You don't have to move full-time to reap the rewards of retiring overseas. Selling everything you own, packing your bags, and leaving your home, your family, and your friends to retire in a new country may seem bold, intimidating, even ridiculous. Perhaps you don't want to sell your house. Maybe you don't want to be a plane ride away from your grandchildren all year long. Some people have business or family responsibilities in the United States that would make it inconvenient to reside overseas 12 months a year.
These are all good reasons to retire overseas part-time. Another reason is improving your budget. If your retirement nest egg has taken a beating recently, your prospects for retirement living in the United States may seem grim. But if you spend half the year someplace where the cost of living is significantly reduced and rent out your U.S. home while you're away, your retirement funds could expand accordingly during the months you're stateside. Retirement could go from a source of concern to a cause for excitement.
One good strategy can be to follow the seasons. When the snow starts falling up north, head south. Combine city living with a mountain escape or small-town charm with a beachfront retreat. Soak up Continental pleasures, then withdraw to country life.
A part-time retirement abroad makes even more sense if you can rent out your place back home while you're off enjoying foreign pleasures. Find the retirement haven that complements your situation at home and buy there. If you can also rent out the foreign residence when you're away, your budget becomes a whole lot easier to manage.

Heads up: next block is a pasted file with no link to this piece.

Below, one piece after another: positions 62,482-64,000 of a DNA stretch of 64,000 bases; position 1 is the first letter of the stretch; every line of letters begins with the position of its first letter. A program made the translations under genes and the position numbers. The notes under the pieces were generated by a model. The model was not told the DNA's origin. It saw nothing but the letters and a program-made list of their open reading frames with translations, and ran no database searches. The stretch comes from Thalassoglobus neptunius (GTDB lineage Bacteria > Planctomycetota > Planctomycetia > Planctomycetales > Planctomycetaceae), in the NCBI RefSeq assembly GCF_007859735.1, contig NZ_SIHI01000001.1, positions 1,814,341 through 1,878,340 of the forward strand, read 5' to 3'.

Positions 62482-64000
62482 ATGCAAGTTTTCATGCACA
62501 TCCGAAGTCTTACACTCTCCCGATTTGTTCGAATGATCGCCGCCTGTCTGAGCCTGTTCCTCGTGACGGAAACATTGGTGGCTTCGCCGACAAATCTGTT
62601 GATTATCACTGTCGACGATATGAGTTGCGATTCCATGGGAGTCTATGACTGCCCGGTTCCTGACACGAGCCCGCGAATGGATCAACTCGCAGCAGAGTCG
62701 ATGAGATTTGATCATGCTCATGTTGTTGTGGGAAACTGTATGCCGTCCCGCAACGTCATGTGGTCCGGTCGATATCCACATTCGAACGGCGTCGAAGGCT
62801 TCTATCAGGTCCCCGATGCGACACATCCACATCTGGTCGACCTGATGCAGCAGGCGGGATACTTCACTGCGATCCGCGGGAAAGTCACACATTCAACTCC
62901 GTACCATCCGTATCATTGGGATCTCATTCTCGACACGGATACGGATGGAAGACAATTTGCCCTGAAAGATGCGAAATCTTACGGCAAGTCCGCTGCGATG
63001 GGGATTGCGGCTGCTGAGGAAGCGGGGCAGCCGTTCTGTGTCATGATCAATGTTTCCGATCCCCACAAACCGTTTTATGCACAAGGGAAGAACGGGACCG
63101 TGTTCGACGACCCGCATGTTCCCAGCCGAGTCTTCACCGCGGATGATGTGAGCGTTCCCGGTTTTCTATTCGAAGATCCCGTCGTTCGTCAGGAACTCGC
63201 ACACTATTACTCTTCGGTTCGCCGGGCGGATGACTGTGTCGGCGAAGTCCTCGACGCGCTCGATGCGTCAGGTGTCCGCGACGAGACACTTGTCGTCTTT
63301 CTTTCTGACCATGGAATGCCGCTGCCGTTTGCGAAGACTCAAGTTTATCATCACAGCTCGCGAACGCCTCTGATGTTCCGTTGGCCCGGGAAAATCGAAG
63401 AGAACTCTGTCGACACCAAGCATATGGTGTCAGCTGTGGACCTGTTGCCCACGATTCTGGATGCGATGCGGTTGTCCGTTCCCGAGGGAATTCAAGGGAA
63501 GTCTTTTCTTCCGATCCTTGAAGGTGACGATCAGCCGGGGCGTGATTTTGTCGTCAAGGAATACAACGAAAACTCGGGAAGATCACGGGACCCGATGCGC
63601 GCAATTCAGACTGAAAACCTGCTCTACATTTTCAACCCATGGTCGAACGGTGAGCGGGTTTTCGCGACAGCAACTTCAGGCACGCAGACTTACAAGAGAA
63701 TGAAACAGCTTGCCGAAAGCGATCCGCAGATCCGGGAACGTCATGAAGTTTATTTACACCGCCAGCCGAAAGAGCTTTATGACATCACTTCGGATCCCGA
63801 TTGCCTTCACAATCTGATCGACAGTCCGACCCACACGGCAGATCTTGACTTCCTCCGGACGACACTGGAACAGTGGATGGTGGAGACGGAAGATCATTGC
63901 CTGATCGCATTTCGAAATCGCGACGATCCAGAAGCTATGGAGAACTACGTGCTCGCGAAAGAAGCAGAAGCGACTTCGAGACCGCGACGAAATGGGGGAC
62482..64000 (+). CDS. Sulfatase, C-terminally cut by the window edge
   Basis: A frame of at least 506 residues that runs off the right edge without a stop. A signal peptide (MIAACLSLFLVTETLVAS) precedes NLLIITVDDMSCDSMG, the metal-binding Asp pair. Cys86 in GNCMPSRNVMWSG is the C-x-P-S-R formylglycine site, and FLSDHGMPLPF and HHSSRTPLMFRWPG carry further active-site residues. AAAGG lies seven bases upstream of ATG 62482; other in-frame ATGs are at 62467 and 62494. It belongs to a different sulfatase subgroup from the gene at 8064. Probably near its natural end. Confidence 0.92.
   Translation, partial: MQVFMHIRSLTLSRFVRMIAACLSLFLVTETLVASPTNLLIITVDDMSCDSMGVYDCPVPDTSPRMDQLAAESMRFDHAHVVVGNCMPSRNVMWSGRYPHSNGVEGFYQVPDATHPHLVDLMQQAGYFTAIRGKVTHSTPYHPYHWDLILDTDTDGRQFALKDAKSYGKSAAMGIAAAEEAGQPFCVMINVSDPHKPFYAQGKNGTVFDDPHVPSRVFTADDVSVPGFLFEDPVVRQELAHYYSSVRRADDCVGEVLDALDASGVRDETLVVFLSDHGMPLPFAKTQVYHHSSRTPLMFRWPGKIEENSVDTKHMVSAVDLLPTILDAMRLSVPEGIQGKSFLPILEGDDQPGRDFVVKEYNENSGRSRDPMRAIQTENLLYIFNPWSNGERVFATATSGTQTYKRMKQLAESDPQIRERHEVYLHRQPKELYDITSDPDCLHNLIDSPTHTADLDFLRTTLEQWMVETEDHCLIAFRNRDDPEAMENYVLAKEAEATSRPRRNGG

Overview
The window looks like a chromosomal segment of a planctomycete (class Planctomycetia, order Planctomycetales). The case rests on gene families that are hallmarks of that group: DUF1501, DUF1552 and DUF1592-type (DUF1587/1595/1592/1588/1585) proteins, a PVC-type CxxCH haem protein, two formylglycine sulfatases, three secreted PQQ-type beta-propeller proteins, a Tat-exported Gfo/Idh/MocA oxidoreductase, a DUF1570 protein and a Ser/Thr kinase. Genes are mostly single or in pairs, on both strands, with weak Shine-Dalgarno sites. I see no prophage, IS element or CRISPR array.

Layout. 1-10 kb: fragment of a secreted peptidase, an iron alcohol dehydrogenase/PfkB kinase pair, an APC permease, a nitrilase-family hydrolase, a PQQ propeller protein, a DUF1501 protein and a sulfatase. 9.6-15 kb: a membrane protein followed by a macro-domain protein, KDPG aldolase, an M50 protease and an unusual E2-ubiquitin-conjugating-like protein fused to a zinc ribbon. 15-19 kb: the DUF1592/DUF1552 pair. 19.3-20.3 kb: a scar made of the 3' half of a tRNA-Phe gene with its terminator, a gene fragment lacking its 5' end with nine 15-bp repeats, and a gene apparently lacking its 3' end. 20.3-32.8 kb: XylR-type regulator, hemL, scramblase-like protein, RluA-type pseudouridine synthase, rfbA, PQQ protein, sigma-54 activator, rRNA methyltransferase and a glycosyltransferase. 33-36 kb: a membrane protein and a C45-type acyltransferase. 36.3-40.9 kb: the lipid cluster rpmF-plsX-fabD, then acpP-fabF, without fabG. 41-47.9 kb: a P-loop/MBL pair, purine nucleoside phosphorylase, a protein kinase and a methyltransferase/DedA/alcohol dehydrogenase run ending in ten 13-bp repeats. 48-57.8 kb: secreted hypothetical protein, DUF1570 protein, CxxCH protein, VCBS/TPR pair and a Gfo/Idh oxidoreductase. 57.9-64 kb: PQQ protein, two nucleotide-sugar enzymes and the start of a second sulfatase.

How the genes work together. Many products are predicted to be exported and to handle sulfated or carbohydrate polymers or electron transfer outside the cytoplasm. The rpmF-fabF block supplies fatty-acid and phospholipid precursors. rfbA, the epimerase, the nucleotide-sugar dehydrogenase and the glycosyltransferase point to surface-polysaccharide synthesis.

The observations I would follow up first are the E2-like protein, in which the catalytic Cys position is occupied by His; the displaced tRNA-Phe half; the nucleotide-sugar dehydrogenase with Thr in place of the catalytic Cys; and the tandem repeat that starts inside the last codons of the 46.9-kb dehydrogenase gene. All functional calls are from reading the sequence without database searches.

One very sensible and manageable approach could be to spend half the year in the States and half the year down south, for example. This snowbird approach to retirement isn't new. Retirees from upstate New York and the Dakotas have been migrating south for decades. The difference today is that they're migrating farther south. Panama has become the new Florida, the top choice among Americans looking to escape winter back home by spending that season in far sunnier climes. Other top snowbird destinations include Mexico and Nicaragua.
Part-time retirement overseas has other practical benefits. Paul and Vicki Terhorst retired 25 years ago. However, they didn't retire to anywhere. They retired, literally, overseas. They move around the world as their wanderlust and, critically, their retirement budget dictates. When Paris was a far more affordable place to live than it is right now, they lived in Paris. When the cost of living in that city became more than their budget could bear, they moved to Buenos Aires. When inflation made Argentina too expensive, they moved to Chiang Mai, Thailand, where they've been living, happily, for the past eighteen months.
One more benefit to part-time retirement abroad: It means you don't have to worry about foreign residency options or visas. Remember, you must obtain a residency visa only if you intend to reside in the country permanently, which generally means more than six months a year. You'd have your work cut out for you trying to organize full-time legal residency as a retiree in Croatia, for example, or New Zealand. Both of these countries offer many advantages and appealing lifestyle options for the would-be retiree, but neither makes it easy for retirees to become full-time residents.
Kathleen Peddicord is the founder of the Live and Invest Overseas publishing group. With more than 25 years experience covering this beat, Kathleen reports daily on current opportunities for living, retiring, and investing overseas in her free e-letter. Her book, How To Retire Overseas--Everything You Need To Know To Live Well Abroad For Less, was recently released by Penguin Books.
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